My Lords, I should like, if I may, to write to the noble Lord, Lord Platt, about research in this field. Time is beginning to overtake me. I should have liked to say a word or two about this aspect because people who are interested in this field, and people who have been personally affected in this field, have every right to know about research; and if any other noble Lord cares to write to me of course I will furnish him with details. I hope your Lordships may feel that the noble Baroness has given us an opportunity to hear of some ways in which provision is being made rather better, perhaps, than it has been before, but also, I know, to identify the gaps. For the Government, it has been an opportunity to listen and to learn; and through experiment, research and greater concentration of resources I promise your Lordships that we will do our best to improve the prospects for the children who have been the subject of this debate to-day.

6.38 p.m.


My Lords, I should like to take this opportunity of thanking not only those noble Lords who have taken part in this debate but those who have been present. I must confess that when I put down the Motion for one of these mini-debates I wondered very much whether I should have any names to support me at all. I have been delighted by the response which has come; and, as so often happens in your Lordships' House whenever a really human problem is being discussed, your Lordships' contribution reaches heights which sometimes on other occasions it does not. I should like to thank all noble Lords who have taken part. Particularly I should like to congratulate and to thank our two maiden speakers. They made completely different contributions. They both quite clearly had the ear of the House for their contributions, and it was transparently clear that all of us who had the privilege of hearing them want to hear them again.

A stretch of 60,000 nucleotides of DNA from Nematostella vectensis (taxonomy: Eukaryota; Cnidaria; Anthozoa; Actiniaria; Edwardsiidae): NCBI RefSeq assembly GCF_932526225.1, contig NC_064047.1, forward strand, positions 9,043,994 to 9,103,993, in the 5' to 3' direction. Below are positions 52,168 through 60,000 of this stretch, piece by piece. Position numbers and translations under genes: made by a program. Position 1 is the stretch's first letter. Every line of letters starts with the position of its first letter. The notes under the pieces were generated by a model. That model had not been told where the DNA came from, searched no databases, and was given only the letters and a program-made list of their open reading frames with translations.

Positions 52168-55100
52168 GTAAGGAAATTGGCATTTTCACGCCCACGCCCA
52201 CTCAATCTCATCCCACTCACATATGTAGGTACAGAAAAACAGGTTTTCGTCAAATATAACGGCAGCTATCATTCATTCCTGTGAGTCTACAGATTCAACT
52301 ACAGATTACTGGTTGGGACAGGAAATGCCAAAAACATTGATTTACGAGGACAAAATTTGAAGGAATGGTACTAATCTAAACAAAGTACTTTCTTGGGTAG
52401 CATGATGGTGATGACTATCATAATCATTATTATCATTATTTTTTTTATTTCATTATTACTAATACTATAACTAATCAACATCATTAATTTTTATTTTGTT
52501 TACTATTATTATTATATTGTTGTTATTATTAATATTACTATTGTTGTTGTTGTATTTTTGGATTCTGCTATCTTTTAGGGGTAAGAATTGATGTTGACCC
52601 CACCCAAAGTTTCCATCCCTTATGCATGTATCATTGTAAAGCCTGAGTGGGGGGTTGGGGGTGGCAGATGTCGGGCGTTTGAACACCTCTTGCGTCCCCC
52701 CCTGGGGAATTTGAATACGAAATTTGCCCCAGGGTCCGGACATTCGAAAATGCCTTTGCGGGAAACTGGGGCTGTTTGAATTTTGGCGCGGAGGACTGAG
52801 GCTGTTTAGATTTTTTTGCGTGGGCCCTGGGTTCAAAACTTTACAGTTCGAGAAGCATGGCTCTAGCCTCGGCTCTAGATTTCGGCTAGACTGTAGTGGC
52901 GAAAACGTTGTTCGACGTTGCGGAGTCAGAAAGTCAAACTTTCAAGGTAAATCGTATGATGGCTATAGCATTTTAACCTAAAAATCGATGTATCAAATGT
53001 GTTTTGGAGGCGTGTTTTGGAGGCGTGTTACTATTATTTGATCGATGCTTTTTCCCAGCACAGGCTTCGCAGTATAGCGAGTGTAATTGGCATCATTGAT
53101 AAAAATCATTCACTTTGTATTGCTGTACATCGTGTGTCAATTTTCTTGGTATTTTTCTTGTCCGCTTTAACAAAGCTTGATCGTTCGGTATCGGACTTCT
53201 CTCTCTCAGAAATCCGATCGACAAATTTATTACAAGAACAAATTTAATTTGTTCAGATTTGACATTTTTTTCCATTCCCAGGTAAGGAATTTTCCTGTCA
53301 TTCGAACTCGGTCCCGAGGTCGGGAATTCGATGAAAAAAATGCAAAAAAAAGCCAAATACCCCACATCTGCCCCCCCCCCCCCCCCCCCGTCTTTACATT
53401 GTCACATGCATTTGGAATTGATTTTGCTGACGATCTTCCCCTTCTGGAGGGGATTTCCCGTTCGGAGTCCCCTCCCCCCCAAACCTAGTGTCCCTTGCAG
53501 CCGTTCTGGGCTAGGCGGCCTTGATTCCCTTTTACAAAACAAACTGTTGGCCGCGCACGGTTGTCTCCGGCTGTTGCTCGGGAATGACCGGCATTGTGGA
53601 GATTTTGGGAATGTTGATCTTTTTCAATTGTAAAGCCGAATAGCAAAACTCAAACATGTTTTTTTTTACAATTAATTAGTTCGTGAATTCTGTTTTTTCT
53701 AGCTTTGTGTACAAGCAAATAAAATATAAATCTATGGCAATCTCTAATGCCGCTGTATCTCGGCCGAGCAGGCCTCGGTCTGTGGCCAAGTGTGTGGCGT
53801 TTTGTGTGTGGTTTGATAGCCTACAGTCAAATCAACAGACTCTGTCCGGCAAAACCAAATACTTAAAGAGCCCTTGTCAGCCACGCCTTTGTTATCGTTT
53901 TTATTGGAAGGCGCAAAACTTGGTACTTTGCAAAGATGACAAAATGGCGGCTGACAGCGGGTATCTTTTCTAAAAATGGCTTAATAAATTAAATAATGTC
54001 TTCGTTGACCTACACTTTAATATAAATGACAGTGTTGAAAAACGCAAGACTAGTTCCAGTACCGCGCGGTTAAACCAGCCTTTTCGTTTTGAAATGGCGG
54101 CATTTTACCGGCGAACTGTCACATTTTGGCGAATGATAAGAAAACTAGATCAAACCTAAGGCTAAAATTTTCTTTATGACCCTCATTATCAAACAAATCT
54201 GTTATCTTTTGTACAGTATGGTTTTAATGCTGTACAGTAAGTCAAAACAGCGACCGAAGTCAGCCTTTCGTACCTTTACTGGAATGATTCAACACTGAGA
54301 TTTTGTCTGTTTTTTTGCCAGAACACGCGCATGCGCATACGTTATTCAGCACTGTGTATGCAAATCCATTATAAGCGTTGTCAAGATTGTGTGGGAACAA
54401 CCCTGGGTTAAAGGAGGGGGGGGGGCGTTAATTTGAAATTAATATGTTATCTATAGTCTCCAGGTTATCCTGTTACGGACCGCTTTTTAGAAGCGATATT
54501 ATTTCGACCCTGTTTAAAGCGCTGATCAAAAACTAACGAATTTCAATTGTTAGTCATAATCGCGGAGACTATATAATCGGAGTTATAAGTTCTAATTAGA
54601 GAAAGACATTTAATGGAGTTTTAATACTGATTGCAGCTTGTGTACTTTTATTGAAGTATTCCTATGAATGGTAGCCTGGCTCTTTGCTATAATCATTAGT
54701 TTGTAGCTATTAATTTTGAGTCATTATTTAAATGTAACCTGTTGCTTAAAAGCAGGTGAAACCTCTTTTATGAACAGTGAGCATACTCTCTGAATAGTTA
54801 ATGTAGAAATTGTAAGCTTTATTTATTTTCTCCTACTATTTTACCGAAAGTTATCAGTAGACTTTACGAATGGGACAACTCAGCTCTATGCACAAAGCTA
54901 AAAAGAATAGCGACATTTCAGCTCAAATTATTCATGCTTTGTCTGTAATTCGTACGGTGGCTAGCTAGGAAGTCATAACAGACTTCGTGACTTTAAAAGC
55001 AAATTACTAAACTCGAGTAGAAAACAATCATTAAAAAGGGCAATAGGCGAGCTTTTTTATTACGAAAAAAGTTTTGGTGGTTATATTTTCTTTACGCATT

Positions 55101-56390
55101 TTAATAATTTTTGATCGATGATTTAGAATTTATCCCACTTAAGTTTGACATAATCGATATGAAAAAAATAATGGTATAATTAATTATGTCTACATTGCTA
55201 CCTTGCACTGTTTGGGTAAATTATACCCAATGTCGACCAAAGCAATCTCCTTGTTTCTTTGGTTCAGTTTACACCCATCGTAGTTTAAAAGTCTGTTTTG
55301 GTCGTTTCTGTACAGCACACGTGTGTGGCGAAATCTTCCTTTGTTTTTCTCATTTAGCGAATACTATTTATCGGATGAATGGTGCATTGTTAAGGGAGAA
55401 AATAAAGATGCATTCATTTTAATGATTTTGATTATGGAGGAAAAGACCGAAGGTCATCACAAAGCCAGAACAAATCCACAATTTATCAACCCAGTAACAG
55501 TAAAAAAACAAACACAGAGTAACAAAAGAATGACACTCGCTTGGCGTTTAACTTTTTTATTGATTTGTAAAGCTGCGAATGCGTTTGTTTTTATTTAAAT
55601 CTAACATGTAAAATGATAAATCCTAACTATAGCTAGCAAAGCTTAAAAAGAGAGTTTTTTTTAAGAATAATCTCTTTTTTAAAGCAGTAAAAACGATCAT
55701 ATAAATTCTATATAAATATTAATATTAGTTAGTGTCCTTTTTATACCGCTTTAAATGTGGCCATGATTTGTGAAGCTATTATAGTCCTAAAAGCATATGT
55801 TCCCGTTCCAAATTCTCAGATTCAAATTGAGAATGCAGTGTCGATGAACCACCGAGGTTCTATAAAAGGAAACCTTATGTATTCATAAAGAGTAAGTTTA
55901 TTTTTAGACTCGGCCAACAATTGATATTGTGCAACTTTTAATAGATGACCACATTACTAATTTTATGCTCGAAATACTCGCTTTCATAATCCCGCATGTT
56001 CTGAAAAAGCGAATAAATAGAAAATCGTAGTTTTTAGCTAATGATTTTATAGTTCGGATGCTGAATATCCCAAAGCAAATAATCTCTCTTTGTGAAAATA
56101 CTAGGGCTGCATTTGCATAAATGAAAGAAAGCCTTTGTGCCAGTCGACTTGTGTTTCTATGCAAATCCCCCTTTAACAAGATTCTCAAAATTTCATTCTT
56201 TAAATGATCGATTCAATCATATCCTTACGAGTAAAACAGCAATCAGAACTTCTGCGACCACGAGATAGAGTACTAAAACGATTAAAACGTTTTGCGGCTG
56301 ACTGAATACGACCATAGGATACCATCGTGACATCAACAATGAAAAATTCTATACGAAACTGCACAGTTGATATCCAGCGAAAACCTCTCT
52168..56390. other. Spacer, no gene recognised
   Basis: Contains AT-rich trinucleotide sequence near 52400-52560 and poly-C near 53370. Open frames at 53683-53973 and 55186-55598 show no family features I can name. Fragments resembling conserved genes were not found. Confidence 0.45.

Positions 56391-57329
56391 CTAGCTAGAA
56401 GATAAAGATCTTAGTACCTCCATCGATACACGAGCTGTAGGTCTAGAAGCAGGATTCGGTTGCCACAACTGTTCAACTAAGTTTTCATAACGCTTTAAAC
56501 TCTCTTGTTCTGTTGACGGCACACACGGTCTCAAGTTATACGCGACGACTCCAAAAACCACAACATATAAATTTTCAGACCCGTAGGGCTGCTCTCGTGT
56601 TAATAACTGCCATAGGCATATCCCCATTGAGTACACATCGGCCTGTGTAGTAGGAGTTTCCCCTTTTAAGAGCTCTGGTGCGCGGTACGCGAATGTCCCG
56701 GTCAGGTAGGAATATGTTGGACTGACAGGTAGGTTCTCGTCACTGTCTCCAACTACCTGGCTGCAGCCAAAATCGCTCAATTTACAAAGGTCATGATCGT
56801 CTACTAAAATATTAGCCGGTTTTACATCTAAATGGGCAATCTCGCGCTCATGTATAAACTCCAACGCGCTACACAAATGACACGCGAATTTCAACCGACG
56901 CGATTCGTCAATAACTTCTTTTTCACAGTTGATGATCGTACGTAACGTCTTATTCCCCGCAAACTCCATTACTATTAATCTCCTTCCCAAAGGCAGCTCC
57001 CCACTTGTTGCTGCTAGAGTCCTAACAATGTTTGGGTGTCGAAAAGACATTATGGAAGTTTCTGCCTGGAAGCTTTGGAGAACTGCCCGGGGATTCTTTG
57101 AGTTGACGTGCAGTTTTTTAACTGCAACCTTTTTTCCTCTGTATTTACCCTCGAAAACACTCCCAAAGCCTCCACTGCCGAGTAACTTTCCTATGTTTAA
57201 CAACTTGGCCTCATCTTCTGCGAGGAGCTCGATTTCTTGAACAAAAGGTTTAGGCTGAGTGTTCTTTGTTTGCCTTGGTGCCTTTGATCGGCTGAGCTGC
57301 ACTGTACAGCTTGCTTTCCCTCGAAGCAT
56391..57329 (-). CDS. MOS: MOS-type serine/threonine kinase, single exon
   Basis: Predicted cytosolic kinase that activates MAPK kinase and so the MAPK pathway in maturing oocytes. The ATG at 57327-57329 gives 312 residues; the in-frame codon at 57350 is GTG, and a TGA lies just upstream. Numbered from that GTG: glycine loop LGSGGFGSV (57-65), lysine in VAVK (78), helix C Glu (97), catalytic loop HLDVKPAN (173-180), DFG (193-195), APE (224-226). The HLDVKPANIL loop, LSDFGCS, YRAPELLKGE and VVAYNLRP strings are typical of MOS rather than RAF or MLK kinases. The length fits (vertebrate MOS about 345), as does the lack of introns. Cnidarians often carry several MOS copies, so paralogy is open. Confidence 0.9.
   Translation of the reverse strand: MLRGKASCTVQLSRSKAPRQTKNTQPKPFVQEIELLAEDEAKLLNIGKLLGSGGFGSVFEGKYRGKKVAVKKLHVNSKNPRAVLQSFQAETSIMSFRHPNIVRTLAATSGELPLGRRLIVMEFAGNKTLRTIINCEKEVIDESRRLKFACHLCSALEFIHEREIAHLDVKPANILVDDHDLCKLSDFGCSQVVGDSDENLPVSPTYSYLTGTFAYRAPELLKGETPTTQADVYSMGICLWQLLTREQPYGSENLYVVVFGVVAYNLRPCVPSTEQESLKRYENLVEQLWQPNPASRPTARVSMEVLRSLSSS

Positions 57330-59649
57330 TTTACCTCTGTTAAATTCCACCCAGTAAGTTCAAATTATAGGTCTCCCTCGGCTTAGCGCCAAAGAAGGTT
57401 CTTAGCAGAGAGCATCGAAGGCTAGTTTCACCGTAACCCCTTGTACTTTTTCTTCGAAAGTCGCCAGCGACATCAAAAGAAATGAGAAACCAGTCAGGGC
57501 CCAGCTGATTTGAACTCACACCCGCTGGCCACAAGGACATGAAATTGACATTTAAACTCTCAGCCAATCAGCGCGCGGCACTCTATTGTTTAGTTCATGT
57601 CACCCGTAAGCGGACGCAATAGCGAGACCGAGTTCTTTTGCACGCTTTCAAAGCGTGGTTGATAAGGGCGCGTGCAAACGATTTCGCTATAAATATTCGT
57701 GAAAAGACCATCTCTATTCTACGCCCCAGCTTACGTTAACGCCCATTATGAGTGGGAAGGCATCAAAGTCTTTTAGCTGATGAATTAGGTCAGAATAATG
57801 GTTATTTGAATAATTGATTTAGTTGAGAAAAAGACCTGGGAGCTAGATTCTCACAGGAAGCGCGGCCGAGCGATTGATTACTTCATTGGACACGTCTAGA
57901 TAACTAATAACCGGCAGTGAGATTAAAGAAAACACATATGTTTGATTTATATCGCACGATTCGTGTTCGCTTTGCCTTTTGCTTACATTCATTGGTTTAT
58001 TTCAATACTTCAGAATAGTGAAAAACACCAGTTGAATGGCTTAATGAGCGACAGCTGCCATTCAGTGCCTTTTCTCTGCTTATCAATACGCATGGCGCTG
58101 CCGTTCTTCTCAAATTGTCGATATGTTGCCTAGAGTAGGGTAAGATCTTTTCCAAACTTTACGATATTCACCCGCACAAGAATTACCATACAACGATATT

Finally, my Lords, I want to thank the Minister. We all know that the Minister takes immense care and trouble and has a heart; and that cannot always be said of those in high places. We immensely appreciate the trouble he has given and the sympathetic hearing we have had from him to-night. I promise him one thing, and that is that his undertakings will be watched with the greatest of care, and an occasional penetrating Question may find its way on to the Order Paper in future in order to see that what he has from his heart undertaken to see will be done is in fact being done. I thank all your Lordships, and beg leave to withdraw the Motion.

Motion for Papers, by leave, withdrawn.